• Calderdale – A growing cultural quarter in Halifax – Libraries Taskforce. “Besides the usual components of fiction, non fiction and a children’s section, the new building has lots of flexibility to develop. Close to the entrance is a space where the glass screen is etched with the name: The Lab. Currently housing a 3D printer and desks with computers, the library team works with local groups to develop that space for job-seeking and IT support throughout weekdays”
  • Calderdale – Shake-up plans for youth services in Brighouse – Huddersfield Daily Examiner. “It also wants to look at remodelling and refurbishing Elland Library to include services provided elsewhere.”
  • Croydon – Councillor keen to kick Carillion out of borough’s libraries – Inside Croydon. “Timothy Godfrey may have announced that he is to stand down as a councillor next May, but Labour’s cabinet member for arts and culture continues to rail against the frequent poor service provided by contractors responsible for the borough’s parks, leisure centres and libraries. Godfrey inherited outsourced pools and gyms, a parks service and libraries from the previous Tory-run council. The leisure centre contract with Fusion is not being renewed next year, and Godfrey appears to be watching very closely the performance of the Carillion subsidiary which oversees Croydon’s library service”
  • East Sussex – County library closure plans opposed by Uckfield Town Council – Uckfield News. “Library closures in many towns and villages across East Sussex are being opposed by Uckfield Town Council. Members feel it right to support other communities, even though the town’s library is not threatened by the current round of cutbacks. Hours were cut at the branch in a previous round of savings.”
  • Manchester – Homeless people can now use the city’s library books and computers – Manchester Evening News. “Becoming a member of a library is almost impossible without a permanent address, but now the homeless charity Lifeshare and Manchester City Council have teamed up to solve the problem”
  • Manchester – Two UK cities join prestigious UNESCO Creative Cities Network – UNESCO. “Creative City of Literature status for Manchester recognises the transformative impact of its literary heritage upon the city, the nation and the world. Manchester has a strong tradition of radical writing. Engels and Marx worked together at Chetham’s Library; Elizabeth Gaskell wrote her campaigning novels in Manchester; and the Pankhurst Centre celebrates the polemic writings of Suffragettes Emmeline and Christabel Pankhurst. Manchester has 22 public libraries, including the recently refurbished Central Library, one of the busiest public libraries in the UK. Lifelong learning, literacy and creative writing is at the heart of this service. This ranges from the Manchester Literature Festival and the National Black and Asian Writers Conference, to prizes promoting writer development and new writing (such as the Portico Prize). In total, 800 literature events take place across the city each year, ranging from translation workshops, open mic events, a feminist book cabaret and radical writing events. The City is also home to Manchester Muslim Writers group – the only dedicated Muslim writers group in the UK – and world-class publishers, including Carcanet and Comma Press.”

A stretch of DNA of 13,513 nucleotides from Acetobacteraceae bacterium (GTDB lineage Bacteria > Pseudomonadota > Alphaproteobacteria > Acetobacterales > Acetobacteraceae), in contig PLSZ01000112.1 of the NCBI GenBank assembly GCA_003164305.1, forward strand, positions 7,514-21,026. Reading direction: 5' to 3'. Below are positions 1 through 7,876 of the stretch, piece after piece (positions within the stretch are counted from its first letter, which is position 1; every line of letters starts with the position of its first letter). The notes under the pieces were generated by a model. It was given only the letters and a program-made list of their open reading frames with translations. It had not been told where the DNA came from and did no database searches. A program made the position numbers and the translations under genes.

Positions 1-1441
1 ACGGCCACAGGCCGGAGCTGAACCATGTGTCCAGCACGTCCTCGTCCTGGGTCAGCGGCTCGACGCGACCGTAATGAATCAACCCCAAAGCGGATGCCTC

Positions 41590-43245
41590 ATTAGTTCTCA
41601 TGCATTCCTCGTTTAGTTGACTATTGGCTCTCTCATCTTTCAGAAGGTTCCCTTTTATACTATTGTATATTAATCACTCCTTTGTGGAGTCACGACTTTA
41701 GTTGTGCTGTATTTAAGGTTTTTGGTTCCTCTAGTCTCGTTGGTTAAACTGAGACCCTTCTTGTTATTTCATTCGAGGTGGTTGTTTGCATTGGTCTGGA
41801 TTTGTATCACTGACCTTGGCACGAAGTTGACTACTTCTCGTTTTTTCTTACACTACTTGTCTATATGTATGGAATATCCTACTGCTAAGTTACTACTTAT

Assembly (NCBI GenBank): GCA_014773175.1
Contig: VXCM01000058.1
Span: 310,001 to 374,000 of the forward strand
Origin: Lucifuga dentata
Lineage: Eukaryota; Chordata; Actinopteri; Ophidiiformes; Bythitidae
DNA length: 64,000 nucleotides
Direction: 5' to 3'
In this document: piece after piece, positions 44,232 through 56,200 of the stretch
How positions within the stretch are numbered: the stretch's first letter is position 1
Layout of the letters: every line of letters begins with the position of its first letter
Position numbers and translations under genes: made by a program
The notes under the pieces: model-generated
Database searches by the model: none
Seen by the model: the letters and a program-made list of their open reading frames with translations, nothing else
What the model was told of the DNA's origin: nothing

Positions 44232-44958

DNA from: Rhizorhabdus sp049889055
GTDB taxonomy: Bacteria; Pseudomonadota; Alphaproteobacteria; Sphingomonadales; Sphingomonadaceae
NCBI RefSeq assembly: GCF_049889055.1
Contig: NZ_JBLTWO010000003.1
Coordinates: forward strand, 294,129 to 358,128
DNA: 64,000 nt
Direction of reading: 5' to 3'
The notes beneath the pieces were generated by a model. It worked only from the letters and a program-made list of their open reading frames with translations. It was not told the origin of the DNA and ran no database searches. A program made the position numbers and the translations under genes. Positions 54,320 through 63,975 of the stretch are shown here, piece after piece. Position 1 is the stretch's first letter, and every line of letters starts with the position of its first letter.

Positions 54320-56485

• Norfolk – ‘Sham’ claim as public set to have say on millions of pounds of County Council cuts – Eastern Daily Press. “Norfolk County Council needs to save £125m over the next four years and has a string of proposals which would see it spend less on services. The controlling Conservatives say that co-locating services such as libraries, children’s centres and day centres will help save money.”
  • Slough – Record number of members for The Curve at first-year anniversary – Slough and South Bucks Observer. “Dayna White, who is Slough Borough Council’s audience development coordinator, said membership had hit a plateau at the former central library site, which fronted High Street and William Street. But the opening of the new central library and cultural centre, The Curve, in September last year has seen membership continue to grow – with 8,065 new members joining in the first year alone, a 59 per cent increase. In total, Slough libraries membership is now 68,900 strong, which includes people who go to events and use computers. Around 22,000 of them borrow books or other items each month.”
  • Wrexham – ‘Difficult Decisions 2018-20’ Consultation – Wrexham. Includes libraries. “Local Councils have less money to spend on services because Government (UK and Wales) are giving us less money in our budgets every year.  Wrexham Council has already saved around £18 million in the last three years, and we think we’re going to have to find another £13 million over the next two years. Overall, we have had to make savings of £52 million since 2008.”

“Wrexham Council manages a number of libraries across the county borough. Whilst the Council does have to deliver a library service, the way in which we provide this service is at our discretion. In 2018/19, the Council is making savings of £57,000 within the Library Service however, we would like to get your thoughts on further proposed changes to the service. It is proposed that over the next couple of years, a full review of the Library Service is carried out to ensure it is cost effective and fit for purpose. This may involve looking at changes to existing service provision, including possible changes in location, accessibility to the services and alternative operating models including community ownership. Depending on the outcome of the review, investment may be required to respond to any proposed service changes resulting from the review to enable WCBC to maintain a visible and viable public library service which meets the Welsh Public Library Standards.”